AFL-CIO: Nation's Workplaces Too Unsafe

A new report from the AFL-CIO claims workplace safety laws are too weak to effectively protect U.S. workers.

The union's annual report, Death on the Job: The Toll of Neglect, was released April 26 as a precurser to Workers Memorial Day on April 28. The report notes that in 2005, there were 5,734 fatal workplace injuries, with significant increases in fatalities among Latino, African–American, foreign-born and young workers.

On average, 16 workers were fatally injured and more than 12,000 workers were injured or made ill each day of 2005. These statistics do not include deaths from occupational diseases, which claim the lives of an estimated 50,000 to 60,000 workers each year. Overall, the rate of workplace fatalities decreased slightly from 4.1/100,000 workers in 2004 to 4.0/100,000 workers in 2005.

“The number of workers killed, injured and diseased on the job each year is a national tragedy and disgrace. It’s time for the Bush administration to wake up and see there are real solutions to preventing workplace injuries and deaths. Enforceable safety laws. Better funding for OSHA. Voices for workers on the job,” said AFL-CIO President John Sweeney. “Instead of rolling back workplace safety measures, the Bush administration should meet its responsibility to provide needed protections for America’s workers.”

The administration’s proposed FY 2008 budget for worker safety and health programs provides $490 million for OSHA, which, adjusting for inflation, represents a $25 million cut since the administration took office. Federal OSHA enforcement staffing levels have been cut from 1,683 to 1,543 positions and staffing for the development of safety and health standards from 100 to 83 positions, according to the report.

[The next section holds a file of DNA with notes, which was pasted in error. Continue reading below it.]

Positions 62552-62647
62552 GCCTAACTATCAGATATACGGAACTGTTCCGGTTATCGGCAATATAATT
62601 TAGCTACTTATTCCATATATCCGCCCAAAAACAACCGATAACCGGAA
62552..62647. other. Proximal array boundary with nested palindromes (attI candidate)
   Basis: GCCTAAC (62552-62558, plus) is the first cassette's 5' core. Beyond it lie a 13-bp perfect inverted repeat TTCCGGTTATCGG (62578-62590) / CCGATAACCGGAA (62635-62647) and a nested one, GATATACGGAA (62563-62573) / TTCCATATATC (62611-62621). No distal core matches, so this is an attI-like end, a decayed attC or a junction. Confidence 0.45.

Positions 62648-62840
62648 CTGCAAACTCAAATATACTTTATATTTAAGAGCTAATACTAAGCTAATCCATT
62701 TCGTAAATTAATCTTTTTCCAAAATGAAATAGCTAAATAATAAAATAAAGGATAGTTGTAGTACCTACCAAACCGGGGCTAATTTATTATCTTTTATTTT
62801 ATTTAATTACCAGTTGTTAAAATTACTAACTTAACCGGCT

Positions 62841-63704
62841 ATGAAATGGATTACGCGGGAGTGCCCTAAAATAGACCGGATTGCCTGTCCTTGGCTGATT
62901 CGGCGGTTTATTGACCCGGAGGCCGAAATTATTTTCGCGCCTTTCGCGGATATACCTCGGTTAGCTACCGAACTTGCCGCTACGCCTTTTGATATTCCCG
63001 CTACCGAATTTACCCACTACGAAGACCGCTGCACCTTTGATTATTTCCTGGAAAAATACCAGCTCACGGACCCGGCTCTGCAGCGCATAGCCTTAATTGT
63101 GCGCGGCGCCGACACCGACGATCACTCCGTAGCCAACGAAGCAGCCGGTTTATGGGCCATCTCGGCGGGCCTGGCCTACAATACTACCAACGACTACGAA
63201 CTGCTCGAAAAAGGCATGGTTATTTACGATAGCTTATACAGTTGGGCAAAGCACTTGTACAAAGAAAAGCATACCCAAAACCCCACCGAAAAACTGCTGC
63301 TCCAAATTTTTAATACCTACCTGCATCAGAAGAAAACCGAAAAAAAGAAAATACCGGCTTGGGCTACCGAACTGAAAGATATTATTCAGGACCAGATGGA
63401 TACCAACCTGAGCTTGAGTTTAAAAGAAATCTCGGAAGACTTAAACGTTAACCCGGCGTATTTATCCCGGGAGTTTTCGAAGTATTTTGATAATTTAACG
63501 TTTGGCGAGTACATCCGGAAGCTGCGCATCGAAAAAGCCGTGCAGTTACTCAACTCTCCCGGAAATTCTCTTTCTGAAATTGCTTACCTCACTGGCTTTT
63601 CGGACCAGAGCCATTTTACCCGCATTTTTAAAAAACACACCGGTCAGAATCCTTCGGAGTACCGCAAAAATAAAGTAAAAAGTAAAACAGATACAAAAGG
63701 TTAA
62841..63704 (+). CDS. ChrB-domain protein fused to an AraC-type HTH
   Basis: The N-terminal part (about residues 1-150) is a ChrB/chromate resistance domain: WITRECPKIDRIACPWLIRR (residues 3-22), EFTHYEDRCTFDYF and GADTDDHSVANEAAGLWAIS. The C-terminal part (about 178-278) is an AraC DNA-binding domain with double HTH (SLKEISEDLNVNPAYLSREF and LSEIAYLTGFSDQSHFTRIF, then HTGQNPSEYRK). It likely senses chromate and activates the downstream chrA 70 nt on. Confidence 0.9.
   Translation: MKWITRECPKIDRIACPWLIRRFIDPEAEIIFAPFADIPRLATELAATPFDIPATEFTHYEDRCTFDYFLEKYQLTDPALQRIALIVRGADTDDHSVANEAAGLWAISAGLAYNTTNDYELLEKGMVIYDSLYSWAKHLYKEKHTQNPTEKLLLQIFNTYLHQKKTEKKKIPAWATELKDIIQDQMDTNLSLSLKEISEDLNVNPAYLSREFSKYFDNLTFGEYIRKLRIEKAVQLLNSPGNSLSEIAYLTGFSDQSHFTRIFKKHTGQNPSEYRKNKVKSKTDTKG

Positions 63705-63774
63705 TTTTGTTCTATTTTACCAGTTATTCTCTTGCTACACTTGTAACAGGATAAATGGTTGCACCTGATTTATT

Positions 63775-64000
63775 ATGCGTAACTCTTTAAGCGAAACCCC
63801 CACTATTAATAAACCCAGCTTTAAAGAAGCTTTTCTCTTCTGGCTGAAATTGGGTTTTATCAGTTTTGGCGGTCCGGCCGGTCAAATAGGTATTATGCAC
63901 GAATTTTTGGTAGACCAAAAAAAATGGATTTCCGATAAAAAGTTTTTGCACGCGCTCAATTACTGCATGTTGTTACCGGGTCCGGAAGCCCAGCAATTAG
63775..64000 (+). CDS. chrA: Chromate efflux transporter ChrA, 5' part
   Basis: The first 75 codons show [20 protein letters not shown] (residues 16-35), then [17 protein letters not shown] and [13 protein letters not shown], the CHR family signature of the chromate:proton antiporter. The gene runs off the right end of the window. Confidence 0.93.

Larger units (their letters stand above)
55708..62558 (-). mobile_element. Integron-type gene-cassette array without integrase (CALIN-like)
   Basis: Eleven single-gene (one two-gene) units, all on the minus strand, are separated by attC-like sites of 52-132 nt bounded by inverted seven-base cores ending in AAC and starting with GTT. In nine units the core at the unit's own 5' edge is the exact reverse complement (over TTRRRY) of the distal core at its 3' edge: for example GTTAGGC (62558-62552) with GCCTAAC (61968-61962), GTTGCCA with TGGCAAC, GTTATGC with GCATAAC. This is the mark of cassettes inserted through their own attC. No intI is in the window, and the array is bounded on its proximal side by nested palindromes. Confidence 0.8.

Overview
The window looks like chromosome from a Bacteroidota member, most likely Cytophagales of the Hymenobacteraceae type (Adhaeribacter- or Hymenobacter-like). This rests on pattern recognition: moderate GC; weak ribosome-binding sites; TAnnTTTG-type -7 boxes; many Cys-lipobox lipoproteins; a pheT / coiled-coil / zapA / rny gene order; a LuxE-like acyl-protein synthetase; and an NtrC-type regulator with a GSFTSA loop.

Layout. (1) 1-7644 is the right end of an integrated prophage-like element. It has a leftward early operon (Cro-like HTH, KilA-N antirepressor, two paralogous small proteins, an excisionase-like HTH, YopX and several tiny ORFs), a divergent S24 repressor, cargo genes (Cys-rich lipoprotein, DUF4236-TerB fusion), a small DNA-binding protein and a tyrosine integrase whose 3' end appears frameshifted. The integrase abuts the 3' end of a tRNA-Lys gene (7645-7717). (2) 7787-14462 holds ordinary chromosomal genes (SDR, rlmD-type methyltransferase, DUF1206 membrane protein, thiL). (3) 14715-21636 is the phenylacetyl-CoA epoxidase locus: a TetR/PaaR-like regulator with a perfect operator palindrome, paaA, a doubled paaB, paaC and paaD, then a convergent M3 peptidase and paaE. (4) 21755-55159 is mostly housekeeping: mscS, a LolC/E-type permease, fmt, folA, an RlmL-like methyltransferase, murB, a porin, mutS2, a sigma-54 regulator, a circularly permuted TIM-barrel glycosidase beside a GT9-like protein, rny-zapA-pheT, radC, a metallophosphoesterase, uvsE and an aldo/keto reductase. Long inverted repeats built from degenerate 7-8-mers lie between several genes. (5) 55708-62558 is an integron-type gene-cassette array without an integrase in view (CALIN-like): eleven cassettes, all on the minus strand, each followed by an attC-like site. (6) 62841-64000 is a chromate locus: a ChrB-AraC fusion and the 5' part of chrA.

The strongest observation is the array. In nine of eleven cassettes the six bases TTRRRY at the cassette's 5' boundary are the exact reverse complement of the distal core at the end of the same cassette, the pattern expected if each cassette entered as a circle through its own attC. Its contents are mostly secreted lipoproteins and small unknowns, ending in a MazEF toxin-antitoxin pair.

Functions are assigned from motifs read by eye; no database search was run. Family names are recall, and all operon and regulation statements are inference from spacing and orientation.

To inspect each workplace, it would take federal OSHA 133 years with its current number of inspectors, by AFL-CIO calculations. In seven states (Florida, Delaware, Mississippi, Louisiana, Georgia, Maryland and South Dakota), it would take more than 150 years for OSHA to pay a single visit to each workplace. In 18 states, it would take between 100 and 149 years to visit each workplace once.

The current level of federal and state OSHA inspectors provides one inspector for every 63,670 workers. This compares to a benchmark of one labor inspector for every 10,000 workers recommended by the International Labor Organization for industrialized countries. In the states of Arkansas, Florida, Delaware, Nebraska, Georgia, Illinois, Louisiana, Mississippi and Texas, the ratio of inspectors to employees is greater than 1/100,000 workers.

Wyoming, Montana and Mississippi had the highest rates of worker fatalities in the last year while Rhode Island and Vermont had the best record of workplace safety. Twenty-four states saw an increase in either the rate or number of fatalities between 2004 and 2005, with Mississippi, Montana and South Dakota having the biggest increases in fatality rates.

For a copy of the AFL-CIO Death on the Job report, go to http://www.aflcio.org/issues/safety/memorial.

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